A Fresh Start
At Metro-Davidson County Detention Facility, 52 men are involved in The Jericho Project, a discipleship program in which Men of Valor pairs an inmate with a community mentor for 12 months. The program is highly structured, running five days a week for nine hours a day. It is an intense year, but one that makes all the difference.
According to a 2011 analysis from the Journal for Inmate Rehabilitation, faith-based programs can reduce recidivism. In an analysis of one faith-based program, a Baylor University study found that program “graduates were significantly less likely to be either arrested or incarcerated during the two-year period following release from prison.”
“If we can connect a man with his maker, the way that plays out in every aspect of his life is monumental.”
Program Manager for The Jericho Project
“Most men come out of prison more angry, more alone, more desperate and a far greater burden to society,” says Curt Campbell, program manager for The Jericho Project. “If we can connect a man with his maker, the way that plays out in every aspect of his life is monumental.”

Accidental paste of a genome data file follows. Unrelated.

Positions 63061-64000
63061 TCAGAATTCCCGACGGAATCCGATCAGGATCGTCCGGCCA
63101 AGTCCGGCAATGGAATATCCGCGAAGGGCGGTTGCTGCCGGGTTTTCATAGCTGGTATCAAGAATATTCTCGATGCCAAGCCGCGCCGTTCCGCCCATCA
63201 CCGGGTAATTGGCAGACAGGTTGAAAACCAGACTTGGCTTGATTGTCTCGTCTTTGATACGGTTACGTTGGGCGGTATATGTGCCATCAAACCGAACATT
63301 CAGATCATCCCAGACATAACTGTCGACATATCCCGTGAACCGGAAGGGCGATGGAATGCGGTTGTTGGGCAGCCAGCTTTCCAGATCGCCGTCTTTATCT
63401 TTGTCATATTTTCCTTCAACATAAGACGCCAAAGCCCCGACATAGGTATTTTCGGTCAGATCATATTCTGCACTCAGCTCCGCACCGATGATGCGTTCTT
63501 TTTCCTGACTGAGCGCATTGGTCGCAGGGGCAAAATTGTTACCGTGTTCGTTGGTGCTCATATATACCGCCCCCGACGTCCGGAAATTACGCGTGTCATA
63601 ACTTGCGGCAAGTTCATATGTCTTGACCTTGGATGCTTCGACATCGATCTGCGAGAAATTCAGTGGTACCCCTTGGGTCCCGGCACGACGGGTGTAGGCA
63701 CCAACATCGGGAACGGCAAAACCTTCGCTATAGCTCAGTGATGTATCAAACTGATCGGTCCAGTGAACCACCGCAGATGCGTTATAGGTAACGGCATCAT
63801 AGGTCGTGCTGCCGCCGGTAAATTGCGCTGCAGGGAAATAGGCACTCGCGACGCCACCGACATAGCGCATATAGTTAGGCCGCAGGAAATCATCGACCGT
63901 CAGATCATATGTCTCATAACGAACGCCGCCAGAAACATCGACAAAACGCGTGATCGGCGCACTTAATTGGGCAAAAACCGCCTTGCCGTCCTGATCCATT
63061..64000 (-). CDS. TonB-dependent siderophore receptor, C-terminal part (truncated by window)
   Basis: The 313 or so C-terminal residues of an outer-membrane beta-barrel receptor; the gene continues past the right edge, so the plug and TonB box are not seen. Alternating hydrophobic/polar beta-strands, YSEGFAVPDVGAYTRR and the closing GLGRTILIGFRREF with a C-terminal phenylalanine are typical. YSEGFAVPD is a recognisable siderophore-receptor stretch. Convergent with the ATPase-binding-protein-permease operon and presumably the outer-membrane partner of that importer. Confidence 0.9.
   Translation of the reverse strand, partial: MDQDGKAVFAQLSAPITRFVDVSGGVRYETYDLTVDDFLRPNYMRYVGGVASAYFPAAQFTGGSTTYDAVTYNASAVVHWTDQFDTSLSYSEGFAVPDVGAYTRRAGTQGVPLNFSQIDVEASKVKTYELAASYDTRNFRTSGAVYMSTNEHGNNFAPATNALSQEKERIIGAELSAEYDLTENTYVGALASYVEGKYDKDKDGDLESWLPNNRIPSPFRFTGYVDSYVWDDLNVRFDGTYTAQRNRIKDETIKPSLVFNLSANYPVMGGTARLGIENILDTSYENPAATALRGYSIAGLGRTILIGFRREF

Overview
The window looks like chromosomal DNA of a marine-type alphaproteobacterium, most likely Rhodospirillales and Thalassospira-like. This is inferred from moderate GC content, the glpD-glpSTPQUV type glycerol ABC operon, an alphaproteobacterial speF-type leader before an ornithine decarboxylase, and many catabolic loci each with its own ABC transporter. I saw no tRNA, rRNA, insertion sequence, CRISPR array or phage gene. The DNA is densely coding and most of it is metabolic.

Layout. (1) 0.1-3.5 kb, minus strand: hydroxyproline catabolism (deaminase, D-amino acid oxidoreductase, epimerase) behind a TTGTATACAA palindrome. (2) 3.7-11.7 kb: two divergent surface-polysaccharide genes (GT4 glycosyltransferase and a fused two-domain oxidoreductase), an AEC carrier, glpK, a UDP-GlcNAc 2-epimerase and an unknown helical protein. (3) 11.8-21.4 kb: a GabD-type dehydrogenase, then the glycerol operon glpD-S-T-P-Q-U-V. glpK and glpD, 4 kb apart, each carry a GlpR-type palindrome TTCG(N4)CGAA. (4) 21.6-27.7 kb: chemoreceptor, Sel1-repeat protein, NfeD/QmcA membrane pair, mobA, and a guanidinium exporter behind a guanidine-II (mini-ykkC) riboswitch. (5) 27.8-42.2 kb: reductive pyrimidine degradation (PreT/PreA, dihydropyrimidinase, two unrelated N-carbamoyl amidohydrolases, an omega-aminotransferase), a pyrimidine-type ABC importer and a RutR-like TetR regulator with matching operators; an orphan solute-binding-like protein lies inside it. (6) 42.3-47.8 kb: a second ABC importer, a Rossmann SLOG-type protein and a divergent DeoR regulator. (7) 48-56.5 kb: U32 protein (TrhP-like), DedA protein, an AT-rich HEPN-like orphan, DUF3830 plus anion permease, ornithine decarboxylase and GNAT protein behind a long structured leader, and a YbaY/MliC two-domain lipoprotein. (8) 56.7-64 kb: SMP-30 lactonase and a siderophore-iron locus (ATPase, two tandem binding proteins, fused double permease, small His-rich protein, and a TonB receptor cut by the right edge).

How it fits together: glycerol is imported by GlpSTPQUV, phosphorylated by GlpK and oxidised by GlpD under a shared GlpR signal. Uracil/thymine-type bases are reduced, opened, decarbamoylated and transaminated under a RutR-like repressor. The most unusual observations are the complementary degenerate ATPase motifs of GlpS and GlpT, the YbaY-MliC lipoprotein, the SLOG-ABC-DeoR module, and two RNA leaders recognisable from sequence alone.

The Jericho Project helps program participants understand the impact that their crime has had on victims and the wider community, while addressing the root of the inmate’s problems through one-on-one counseling. It also helps men with addiction issues and teaches them how to accept and overcome real-life challenges. Additionally, mentors meet with inmates at least one a week, building a friendship and trust.
“We try to match every one of our men in the program, regardless of what kind of faith they confess, with a one-on-one mentor,” Campbell explains. “One of the biggest things is just to say you’re not forgotten.”
Over the next five years, CoreCivic will enroll up to 2,300 inmates in faith-based residential programs and achieve a 95% completion rate.
Inmates also have the opportunity to continue their enrollment in the group for one year after their release. Those who have completed one year of the program in the prison and one year outside of prison have a recidivism rate of less than 10%.
Campbell continues, “We see literally a transformation occur in these men’s lives from hopelessness to hope, from being unloved to being unconditionally loved, and from being in guilt and shame to set free and forgiven.”